I had always wanted to run my own business, and Cynthia always supported this. After several years of working hard, building our credit, and saving money, we were in a position to make that dream a reality. I had grown up working for Imos and was comfortable in the restaurant business, so we bought an already established pizza restaurant that we thought we could improve. We spent the next two years doing so, until 2009 when the economy crashed. Business went south and we eventually decided to close and head back to St. Louis.

We rented a house in Dogtown and I started working a full-time job until one of my oldest best friends, Grady Breidenbach (Hilljack Glass), offered to show me around on the torch.

I had never considered myself an artist but I had been interested in the functionality of pipes since I was an adult, so with my wife’s support, I decided to give it a go.

I then spent the next two years honing my skill and (with my wife’s help) building Gladstone Glass from the ground up while working full time and raising a family. In 2012, I was able to quit my day job and fully support my family with my craft. I’m so very grateful to say that I have been doing so since and my work is now available at all major St. Louis head shops and is distributed all over the USA by GlassEx.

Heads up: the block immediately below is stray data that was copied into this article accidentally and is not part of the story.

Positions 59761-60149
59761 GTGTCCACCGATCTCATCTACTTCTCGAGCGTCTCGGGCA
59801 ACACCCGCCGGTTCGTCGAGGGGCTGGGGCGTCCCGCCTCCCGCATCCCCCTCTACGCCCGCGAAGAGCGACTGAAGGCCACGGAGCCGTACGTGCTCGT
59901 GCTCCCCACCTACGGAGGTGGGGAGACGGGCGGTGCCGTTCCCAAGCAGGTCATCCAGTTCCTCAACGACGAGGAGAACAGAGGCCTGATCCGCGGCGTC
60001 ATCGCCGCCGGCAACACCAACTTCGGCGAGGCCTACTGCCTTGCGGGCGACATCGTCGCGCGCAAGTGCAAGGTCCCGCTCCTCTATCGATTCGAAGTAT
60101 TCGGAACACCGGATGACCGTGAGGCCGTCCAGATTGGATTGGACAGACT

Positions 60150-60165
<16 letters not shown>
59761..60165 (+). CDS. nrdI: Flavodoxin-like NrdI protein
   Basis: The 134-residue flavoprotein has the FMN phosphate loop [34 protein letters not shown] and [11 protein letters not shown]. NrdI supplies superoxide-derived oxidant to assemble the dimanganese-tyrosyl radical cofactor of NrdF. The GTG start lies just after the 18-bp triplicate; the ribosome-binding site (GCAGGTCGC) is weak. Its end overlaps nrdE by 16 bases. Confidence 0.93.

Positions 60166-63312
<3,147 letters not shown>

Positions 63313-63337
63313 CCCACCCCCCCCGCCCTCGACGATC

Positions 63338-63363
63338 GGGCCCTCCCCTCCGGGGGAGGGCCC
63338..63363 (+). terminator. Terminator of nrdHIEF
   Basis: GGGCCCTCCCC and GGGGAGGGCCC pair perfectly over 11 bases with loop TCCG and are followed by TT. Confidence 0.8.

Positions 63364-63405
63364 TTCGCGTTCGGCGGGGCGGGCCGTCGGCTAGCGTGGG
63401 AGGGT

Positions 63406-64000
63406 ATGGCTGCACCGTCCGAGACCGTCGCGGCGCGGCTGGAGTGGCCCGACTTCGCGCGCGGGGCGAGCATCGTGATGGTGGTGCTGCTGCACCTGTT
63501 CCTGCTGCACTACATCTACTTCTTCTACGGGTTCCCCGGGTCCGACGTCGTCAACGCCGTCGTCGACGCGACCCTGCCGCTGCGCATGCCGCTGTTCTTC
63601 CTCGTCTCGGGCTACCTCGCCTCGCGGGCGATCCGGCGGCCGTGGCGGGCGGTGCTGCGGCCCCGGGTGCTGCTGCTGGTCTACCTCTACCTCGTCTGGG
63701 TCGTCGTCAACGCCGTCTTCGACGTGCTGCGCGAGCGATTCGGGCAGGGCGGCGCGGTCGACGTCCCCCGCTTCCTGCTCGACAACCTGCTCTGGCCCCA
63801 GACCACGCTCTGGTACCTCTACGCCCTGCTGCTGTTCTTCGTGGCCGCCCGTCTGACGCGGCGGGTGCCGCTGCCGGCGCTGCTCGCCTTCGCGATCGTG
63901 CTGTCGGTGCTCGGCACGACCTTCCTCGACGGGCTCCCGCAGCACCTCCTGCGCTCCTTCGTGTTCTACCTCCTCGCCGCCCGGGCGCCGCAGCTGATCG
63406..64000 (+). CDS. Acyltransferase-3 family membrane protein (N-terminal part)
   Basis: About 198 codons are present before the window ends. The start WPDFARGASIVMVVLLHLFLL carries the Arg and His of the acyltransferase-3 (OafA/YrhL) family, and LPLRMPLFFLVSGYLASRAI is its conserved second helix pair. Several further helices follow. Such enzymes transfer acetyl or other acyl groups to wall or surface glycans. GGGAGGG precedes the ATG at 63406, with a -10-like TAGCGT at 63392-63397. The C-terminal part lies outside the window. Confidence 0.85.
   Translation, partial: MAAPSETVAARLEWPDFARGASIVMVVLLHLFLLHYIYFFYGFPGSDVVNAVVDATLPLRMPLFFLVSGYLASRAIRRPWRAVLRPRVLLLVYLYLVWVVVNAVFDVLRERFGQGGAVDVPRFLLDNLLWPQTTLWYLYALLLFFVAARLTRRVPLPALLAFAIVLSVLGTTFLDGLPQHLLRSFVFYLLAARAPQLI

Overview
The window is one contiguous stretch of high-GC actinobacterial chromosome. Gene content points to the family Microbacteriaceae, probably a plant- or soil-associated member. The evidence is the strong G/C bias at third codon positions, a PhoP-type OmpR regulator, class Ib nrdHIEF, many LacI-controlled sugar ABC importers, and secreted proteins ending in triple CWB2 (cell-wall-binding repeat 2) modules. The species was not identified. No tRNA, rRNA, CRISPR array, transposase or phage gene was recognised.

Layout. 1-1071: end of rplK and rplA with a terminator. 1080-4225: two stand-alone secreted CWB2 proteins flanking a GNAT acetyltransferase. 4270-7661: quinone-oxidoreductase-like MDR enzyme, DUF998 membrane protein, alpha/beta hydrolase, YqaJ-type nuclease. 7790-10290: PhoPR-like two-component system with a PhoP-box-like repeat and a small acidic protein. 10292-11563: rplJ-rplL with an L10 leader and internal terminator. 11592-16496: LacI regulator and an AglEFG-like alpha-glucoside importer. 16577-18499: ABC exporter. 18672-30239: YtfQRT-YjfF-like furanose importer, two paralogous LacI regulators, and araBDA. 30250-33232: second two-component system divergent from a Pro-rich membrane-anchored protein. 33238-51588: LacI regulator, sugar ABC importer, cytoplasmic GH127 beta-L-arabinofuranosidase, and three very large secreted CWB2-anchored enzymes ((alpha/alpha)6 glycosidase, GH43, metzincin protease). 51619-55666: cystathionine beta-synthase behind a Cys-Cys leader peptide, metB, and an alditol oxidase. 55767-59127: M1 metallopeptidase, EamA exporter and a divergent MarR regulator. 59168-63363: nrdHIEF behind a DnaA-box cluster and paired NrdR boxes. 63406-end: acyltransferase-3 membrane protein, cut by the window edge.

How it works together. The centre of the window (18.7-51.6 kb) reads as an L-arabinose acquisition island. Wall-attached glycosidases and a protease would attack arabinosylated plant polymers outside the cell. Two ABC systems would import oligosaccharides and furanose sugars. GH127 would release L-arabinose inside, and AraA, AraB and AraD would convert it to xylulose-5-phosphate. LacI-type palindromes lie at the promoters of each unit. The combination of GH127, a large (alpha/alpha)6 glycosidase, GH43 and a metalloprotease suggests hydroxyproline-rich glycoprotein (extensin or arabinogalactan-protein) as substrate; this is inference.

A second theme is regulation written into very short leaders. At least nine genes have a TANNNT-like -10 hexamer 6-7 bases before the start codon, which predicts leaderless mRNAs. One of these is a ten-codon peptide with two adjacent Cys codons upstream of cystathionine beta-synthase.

When I’m not working, I spend my time with Cynthia and our three kids, practicing archery, hiking, and making sure my functional art functions perfectly.

We currently split our time between our residence in Dogtown and our property in Southern Missouri.